In reply, among other things, the plaintiffs pointed out that they too are small businesses that are part of the city’s lifeblood and that the temporal limitation argument is misleading because while the time period to qualify for the protections of the Guaranty Law is limited, the elimination of personal liability for defaults during that time period are permanent. As a result, the plaintiffs claimed that the Guaranty Law completely abrogates the ability to collect from a separate and distinct contract between a landlord and a guarantor, which is a clear violation of the Contracts Clause.

The Court Rejects the Landlords’ Arguments and Upholds the Guaranty Law

On November 25th, 2020, Judge Ronnie Abrams issued an Opinion & Order rejecting all of the plaintiffs’ arguments, including the alleged unconstitutionality of the Guaranty Law under the Contracts Clause, and dismissing the lawsuit. She stated that the case law in the Second Circuit “affords ‘substantial deference’ to those policymakers making good-faith efforts to act in the public interest.” While Judge Abrams found that the Guaranty Law imposes a substantial impairment on landlords, she also found that the other two required factors weighed in favor of the city. Specifically, Judge Abrams held that the Guaranty Law advances a legitimate public interest because there is no allegation that the law was enacted to benefit the city itself and small businesses employ nearly half of New York City’s workforce. She also held that it was reasonable and necessary to advance the public interest because it “seeks to address a real emergency” and, although the Guaranty Law is admittedly a “shift [of] the economic burden of the pandemic from commercial tenants and their guarantors to landlords,” Second Circuit precedent requires giving strong deference to lawmakers where the government is not a party to the contract. She also found that the Guaranty Law leaves commercial landlords with other means through which to recover lost income, i.e. by suing the tenant directly for unpaid rent, interest, late fees, eventual eviction and other damages.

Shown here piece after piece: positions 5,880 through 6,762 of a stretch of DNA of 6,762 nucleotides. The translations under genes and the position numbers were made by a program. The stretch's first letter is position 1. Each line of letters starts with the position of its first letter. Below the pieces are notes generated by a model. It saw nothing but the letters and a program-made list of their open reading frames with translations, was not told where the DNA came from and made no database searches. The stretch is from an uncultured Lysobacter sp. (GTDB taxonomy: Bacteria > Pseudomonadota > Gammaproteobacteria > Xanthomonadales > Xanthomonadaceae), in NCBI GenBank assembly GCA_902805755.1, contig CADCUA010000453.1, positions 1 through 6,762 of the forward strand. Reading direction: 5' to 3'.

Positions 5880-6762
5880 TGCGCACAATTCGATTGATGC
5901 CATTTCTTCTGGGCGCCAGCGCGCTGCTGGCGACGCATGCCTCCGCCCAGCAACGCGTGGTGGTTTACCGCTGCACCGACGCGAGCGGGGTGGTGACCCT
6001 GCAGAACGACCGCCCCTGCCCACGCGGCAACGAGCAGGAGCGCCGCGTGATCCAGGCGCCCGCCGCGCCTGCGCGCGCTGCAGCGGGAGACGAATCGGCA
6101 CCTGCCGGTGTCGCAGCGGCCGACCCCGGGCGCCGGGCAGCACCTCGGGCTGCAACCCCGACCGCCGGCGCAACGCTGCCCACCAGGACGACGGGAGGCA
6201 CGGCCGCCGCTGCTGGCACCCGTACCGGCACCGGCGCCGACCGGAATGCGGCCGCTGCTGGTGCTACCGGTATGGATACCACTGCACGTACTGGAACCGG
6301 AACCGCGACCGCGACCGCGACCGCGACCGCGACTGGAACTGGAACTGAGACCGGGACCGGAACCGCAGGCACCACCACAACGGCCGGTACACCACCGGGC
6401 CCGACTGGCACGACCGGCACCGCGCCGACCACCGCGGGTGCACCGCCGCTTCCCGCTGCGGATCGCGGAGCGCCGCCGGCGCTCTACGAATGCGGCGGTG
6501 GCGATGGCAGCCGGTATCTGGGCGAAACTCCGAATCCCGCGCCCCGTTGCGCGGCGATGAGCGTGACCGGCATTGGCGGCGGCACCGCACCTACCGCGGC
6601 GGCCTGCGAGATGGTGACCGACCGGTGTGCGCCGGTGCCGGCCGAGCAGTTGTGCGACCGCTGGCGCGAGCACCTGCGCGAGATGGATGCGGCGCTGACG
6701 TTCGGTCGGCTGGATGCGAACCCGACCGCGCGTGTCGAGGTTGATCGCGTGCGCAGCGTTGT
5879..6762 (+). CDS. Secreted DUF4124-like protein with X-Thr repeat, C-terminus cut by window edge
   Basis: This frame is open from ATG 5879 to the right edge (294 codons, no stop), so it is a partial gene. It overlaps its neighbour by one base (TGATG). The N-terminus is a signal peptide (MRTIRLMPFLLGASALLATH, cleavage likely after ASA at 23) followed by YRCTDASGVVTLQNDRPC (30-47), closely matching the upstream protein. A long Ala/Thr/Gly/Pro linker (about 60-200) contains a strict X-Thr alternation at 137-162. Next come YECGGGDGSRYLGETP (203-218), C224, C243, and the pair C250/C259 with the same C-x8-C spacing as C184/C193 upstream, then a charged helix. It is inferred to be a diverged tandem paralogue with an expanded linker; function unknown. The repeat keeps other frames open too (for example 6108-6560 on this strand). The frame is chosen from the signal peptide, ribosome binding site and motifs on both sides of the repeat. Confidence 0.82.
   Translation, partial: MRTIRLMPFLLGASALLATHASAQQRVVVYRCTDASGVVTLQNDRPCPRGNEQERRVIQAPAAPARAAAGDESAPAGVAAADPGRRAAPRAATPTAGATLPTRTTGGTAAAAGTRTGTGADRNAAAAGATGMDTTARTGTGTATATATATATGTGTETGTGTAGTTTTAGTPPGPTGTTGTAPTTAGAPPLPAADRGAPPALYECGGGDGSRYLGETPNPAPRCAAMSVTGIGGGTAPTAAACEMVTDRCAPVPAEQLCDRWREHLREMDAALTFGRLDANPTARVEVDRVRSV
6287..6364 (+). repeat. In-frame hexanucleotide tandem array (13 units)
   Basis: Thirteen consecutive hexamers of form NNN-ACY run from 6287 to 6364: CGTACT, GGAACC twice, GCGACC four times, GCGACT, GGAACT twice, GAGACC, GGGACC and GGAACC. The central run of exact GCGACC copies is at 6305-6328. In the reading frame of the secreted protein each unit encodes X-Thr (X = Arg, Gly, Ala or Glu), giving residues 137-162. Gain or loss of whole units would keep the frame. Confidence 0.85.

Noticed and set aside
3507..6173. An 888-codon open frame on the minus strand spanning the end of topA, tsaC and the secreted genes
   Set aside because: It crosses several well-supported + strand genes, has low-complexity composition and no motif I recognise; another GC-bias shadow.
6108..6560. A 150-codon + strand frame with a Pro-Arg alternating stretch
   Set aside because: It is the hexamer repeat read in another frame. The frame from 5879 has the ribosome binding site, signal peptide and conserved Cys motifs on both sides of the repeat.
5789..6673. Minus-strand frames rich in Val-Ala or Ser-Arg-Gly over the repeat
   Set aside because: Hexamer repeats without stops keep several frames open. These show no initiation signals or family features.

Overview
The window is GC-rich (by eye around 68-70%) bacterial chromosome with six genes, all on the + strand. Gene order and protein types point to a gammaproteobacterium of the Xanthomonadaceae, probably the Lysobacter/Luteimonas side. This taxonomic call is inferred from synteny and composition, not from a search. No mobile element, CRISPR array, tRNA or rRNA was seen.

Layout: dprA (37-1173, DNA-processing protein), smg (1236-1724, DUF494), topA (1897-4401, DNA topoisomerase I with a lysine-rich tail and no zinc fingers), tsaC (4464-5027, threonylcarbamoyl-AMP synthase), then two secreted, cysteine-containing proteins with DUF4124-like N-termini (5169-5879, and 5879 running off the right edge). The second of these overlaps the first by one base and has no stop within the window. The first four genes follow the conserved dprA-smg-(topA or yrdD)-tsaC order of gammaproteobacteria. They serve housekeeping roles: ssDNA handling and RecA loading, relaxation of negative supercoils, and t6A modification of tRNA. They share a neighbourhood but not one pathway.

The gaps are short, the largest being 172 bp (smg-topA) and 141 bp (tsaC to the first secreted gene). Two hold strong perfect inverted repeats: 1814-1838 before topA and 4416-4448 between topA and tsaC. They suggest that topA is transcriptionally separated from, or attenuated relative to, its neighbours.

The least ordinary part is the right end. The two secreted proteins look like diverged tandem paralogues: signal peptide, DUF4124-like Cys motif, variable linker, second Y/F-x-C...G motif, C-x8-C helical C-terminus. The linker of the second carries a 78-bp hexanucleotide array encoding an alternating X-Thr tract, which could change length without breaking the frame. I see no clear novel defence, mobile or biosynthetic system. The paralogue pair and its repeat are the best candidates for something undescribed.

The Decision is on Appeal  and its Immediate Effects